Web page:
Years ago, when the popularity of cell phones started exploding, theaters in other countries started experimenting with the idea of using signal jammers to prevent cell phone use in the theater. It never took off. And more and more people started using cell phones in the theater. There is the photo before, the texting during, the random cell phone ring and sometimes the recording of the performance. Most of it is not supposed to occur. We've all heard stories about performers stopping the show until phones are put away. But some wonder what can be done to stop it or even if it should be stopped.

Industry Editor Exclusive: The Rise of the Broadway Concert
September 26, 2019

It used to be young Broadway performers rarely did their own shows, at least not in NYC. Some of them found a place-and there are examples to be cited for sure-but it wasn't all that common. The Laurie Beechman Theatre, downstairs at the West Bank, likely hosted the most. The more established music venues, such as Birdland, were for more established performers. While Joe's Pub was established for 'young artists' in 1998, it often didn't recruit from the Broadway stable. Some theater companies would host a pop-up night or series, but it usually wasn't more than that unless the performer would automatically attract a big crowd.

Industry Editor Exclusive: Filming a Broadway Show From Your Seat - Is It Ever Allowed?
August 23, 2019

Last week, many fans who couldn't fit in the theater got to enjoy part of the final performance of THE PROM courtesy of Beth Leavel's personal publicist. Lisa Goldberg, founder of her own LSG Public Relations, put up on her social media pages two-minutes-20-seconds of Leavel singing the song 'The Lady's Improving' with a note that said she recorded six minutes ('including 1.5 minutes of entrance applause') and 'received full permission to post.' The shaky video was clearly shot from a seat in the theater, which would generally be forbidden if there was no permission. So what kind of permission do you need to do this in a Broadway show? Well, it is more than a 'sure' from a producer.

Industry Editor Exclusive: Closing Time on Broadway
August 8, 2019

Of course, everyone has been freaking out about the amount of closings announced in recent months. From the acclaimed musical THE PROM to the cult show BE MORE CHILL to the big-budget musicals KING KONG, PRETTY WOMAN and THE CHER SHOW, it's a rough time to be a producer of tuners. But rather than wondering why so much is closing, my first thought was: a?oeWhy mid-August?a?? After all, Labor Day weekend (or slightly after) used to be the preferred time of slaughter. Producers would ring every last bit of summer tourism buck before shuttering. This year the shows are going out this month, August 11 and 18. That is because sales are dropping off after that point. But why? Most say it is the shifting of school start dates earlier.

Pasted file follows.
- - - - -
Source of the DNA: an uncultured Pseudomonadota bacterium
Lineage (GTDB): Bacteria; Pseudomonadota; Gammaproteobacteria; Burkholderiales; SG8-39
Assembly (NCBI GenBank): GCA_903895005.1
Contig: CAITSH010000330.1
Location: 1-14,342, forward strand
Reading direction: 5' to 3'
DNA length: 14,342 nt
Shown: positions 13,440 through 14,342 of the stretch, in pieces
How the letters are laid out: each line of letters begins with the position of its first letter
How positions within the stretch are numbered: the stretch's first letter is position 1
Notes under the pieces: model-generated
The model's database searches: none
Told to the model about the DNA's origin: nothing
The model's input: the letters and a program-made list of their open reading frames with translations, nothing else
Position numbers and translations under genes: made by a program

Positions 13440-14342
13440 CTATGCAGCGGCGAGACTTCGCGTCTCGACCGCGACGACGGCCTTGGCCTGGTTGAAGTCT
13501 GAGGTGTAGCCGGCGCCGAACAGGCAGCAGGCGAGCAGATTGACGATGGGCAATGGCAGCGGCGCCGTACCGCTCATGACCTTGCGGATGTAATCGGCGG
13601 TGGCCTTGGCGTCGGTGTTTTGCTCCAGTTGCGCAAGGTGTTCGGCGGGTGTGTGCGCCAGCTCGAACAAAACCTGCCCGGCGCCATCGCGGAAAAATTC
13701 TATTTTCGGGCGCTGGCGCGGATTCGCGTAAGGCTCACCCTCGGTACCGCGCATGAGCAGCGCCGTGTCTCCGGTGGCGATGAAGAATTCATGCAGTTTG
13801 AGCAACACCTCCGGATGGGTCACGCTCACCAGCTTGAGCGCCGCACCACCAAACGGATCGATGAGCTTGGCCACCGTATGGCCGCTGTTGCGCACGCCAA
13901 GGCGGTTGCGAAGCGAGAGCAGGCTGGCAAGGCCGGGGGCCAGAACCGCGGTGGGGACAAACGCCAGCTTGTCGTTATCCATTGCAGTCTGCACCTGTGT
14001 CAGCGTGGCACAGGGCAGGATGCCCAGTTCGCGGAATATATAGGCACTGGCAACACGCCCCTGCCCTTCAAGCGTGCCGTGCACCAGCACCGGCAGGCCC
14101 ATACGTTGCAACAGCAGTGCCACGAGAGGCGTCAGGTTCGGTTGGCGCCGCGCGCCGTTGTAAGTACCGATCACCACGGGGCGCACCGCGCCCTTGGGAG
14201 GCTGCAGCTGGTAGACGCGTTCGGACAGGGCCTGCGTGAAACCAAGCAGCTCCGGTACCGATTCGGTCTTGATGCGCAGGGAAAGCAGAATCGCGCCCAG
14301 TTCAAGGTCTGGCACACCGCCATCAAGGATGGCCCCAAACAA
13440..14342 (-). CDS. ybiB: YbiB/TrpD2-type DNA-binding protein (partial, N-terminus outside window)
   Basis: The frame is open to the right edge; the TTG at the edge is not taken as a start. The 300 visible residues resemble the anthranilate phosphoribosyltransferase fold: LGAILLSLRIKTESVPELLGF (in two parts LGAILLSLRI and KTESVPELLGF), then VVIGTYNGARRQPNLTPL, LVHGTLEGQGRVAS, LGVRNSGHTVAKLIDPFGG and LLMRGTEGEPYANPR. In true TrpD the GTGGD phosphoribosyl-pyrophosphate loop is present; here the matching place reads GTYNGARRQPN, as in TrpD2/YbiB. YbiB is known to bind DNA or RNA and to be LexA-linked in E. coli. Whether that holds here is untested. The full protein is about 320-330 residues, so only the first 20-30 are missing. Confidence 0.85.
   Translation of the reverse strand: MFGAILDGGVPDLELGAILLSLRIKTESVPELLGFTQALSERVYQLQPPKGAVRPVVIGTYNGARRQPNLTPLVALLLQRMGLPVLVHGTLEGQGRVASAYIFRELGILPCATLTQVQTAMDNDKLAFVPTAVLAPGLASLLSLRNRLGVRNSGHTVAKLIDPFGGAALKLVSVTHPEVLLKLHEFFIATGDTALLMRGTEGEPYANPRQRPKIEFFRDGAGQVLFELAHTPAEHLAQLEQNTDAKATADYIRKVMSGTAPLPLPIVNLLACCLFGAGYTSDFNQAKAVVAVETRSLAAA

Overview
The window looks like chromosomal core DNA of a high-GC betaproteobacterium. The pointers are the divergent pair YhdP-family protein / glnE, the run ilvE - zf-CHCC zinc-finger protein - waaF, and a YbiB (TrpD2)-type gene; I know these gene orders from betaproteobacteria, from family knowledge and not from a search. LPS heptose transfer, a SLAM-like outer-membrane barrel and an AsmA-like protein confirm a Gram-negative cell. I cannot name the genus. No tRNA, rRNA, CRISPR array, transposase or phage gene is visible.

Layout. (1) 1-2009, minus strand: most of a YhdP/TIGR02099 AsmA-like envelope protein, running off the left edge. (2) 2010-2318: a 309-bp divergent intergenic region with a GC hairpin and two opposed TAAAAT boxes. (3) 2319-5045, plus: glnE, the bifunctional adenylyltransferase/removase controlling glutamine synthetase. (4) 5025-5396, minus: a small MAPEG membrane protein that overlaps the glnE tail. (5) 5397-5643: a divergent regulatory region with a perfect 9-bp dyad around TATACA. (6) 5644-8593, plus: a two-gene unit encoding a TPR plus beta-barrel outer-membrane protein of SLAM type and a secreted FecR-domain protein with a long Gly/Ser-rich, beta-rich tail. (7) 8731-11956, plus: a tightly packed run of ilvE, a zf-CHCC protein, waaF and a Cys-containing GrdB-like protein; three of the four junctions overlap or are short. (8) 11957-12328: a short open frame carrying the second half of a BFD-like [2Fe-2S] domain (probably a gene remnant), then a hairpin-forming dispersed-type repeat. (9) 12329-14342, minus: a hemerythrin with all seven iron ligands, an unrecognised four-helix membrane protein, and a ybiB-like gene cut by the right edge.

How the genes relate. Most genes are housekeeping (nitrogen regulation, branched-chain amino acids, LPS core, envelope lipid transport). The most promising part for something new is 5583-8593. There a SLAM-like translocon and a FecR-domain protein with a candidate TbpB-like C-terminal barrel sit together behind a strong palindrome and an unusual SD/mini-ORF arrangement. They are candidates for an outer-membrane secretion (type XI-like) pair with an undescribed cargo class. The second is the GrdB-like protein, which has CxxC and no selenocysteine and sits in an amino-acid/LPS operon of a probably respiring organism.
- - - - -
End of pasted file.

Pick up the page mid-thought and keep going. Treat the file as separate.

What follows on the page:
Industry Editor Exclusive: PUFFS' Magical Future
July 8, 2019

PUFFS, the long-running off-Broadway HARRY POTTER-inspired comedy, is going the way of many Broadway shows, with a closing in August. But it is doing something differently: licensing four different versions of the show through Samuel French.

Industry Editor Exclusive: The Return of TheaterWorksUSA Summer Theatre
June 24, 2019

Last year many families were disappointed by the lack of TheaterWorksUSA free summer theater, which had become someone of a New York City institution. This year it is back, sort of. During the week community partner groups will be able to see DOG MAN: THE MUSICAL for free (or almost free); average weekend theatergoers will pay.

Industry Editor Exclusive: Tidbits on the 2019 Tony Awards
June 4, 2019

The Tony Awards are this coming Sunday and, of course, that is all anyone in the industry is talking about. One topic is the new Tony voting system. As we wrote about this fall, Tony Award Productions is using a new system in which a person marks her/his attendance, and the date of that attendance, on the Tony Voter Portal. If the voter does not mark her/his attendance to a certain show, then that person is blocked from voting in a category that show has received a nomination. Except there are issues that have come up as we get closer to the end of voting.

BWW Exclusive: David Petro's Broadway Break Thru Failed to Pay Instructors, Suspends College Program for 2019
April 10, 2019

The theater community spans across the world, but it is famously small. So when you don't pay people who works for you, it tends to get out, especially if those folks have Broadway connections. Such is the pickle that former performer and casting director David Petro seems to have found himself in. He allegedly hasn't paid various people who worked for him teaching master classes and word is now spreading.

BWW Exclusive: The Race for Best Revival of a Musical
April 8, 2019

For a while, it seemed like we might only have one musical revival, the Roundabout Theatre Company production of KISS ME, KATE. Then a transfer of critical darling OKLAHOMA! was announced for the Circle in the Square, adding some excitement to the Tony race. This excitement is not just over which of these revivals will win, but rather whether there will be a Best Revival of a Musical award at all. All signs point to yes, though it is not a definite.

Industry Editor Exclusive: The Real Results of Equity's Lab Agreement Strike
February 26, 2019

A couple of weeks ago, Actors' Equity Association ended its strike against the Broadway League related to development of new work. Most of the press regarding the strike and its termination are related to the Lab Agreement-after the strike, and a #NotALabRat social media movement, Equity members will receive profit participation for Labs. But there is a lot of the story that this spin misses.



 1